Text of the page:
Mt TBR report: October 2016



Oh boy. October was a pretty good month for reading. It also involved a flood of acquisitions: some Aurealis entries, some gifts, some acquisitions from Conflux, some loans and some just because I had to have them. So usual story (well, except for the gifts), just slightly higher numbers.

My #ReadMyOwnDamnBooks stats continue to slip. My goal for the challenge was to make sure 60% of the books I read this year come from Mt TBR. I finished September at 48%. October takes me down to 45%. With all the Aurealis reading I have to get through, it’s unlikely to improve before the year ends.

The positive news is that I managed to hit my Goodreads Challenge target of 90 books and I look set to hit my personal goal of 100 books before the year ends.

Books with an asterisk on the list below were part of my #ReadMyOwnDamnBooks effort.

Mt TBR Status

Mt TBR @ 1 January 2016: 244
Mt TBR @ 30 September 2016: 287
Mt TBR @31 October 2016: 305

Books Read

81. Betrothed by Wanda Wiltmore. A fantasy YA about a girl who discovers she’s bonded to a faery prince. While I love a good paranormal YA romance, this was a bit overwrought for my taste.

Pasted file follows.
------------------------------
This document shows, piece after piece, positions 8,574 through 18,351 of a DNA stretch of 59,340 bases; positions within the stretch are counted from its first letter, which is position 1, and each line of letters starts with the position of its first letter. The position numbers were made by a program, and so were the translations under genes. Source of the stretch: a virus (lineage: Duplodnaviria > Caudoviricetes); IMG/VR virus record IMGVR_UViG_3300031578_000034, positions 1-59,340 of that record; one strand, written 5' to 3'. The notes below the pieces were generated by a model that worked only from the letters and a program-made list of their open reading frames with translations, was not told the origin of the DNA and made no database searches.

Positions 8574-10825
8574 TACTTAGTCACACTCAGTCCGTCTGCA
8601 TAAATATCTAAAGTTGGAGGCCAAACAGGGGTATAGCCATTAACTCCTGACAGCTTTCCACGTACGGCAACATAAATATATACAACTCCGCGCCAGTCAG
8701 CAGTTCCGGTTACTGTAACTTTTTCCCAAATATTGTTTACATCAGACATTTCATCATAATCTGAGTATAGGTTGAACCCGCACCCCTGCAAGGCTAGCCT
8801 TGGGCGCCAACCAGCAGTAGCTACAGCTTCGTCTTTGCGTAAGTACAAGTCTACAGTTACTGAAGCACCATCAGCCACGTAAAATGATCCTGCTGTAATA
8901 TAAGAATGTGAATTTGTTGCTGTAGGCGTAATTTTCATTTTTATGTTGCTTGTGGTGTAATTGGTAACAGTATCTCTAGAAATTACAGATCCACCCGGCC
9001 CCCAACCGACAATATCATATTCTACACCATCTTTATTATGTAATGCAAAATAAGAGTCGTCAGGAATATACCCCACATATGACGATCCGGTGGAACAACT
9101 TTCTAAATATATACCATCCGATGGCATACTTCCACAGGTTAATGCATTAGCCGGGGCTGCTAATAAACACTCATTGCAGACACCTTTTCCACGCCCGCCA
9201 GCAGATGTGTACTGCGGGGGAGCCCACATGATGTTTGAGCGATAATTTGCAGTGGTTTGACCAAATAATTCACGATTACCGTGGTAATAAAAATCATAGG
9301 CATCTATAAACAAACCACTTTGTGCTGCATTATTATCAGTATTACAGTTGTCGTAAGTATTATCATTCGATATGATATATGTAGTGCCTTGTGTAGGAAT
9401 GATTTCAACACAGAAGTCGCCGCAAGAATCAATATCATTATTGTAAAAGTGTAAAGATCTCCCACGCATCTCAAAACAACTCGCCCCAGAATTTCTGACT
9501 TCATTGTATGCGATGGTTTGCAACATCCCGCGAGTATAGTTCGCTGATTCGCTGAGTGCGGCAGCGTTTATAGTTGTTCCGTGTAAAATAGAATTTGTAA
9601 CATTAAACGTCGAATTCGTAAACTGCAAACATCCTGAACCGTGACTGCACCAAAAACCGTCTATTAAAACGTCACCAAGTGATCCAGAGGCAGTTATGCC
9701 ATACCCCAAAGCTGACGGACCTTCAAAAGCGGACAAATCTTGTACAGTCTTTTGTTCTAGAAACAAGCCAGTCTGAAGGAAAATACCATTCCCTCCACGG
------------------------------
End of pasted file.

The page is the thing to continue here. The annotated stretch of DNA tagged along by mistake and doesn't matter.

82. The Long Way to a Small, Angry Planet by Becky Chambers. This book has been getting a lot of love and I can see why. A ragtag crew are sent on a long journey through space to create a hyperspace tunnel. The diversity and worldbuilding are amazing, with cultural and personal differences being a focus of the book. Each chapter is more or less constructed as its own episode. This was one of my favourite books this year and I’m looking forward to reviewing the sequel.

83. Half-off Ragnarok by Seanan McGuire. The third in the InCryptid series. This book focuses on Alex Price, Verity’s brother. Set in a zoo in Ohio, it doesn’t have the urban snappiness of the previous two books, but nevertheless remains fun. I wasn’t entirely sold on Shelby’s Australian-ness, but appreciated that she didn’t fall into stereotypes and was more than simply her nationality. Besides, I’ll forgive a lot in a book that makes me laugh out loud as many times as this one did.

84. Daughter of Smoke and Bone by Laini Taylor *. Reviewed here.

85. Dune Time by Jack Nicholls. Read for the Aurealis Awards. A novella about a pair of Muslim brothers living on the edge of the desert, photographing the moving dunes of sand.

86. A Closed and Common Orbit by Becky Chambers. Review forthcoming.

87. Waer by Meg Caddy. Read for the Aurealis Awards. A family of waerwolves take in a young woman who mysteriously washes up on the banks of the river. It has the feeling of epic fantasy while remaining a standalone novel.

88. The Earthsea Quartet by Ursula Le Guin. This series of stories follows the wizard Sparrowhawk through different stages of his life. I last read this classic a decade or two ago but it looms large and luminous in my teenage memory. Now that I’m in a place to see what Le Guin was trying to do with it, I appreciate it even more.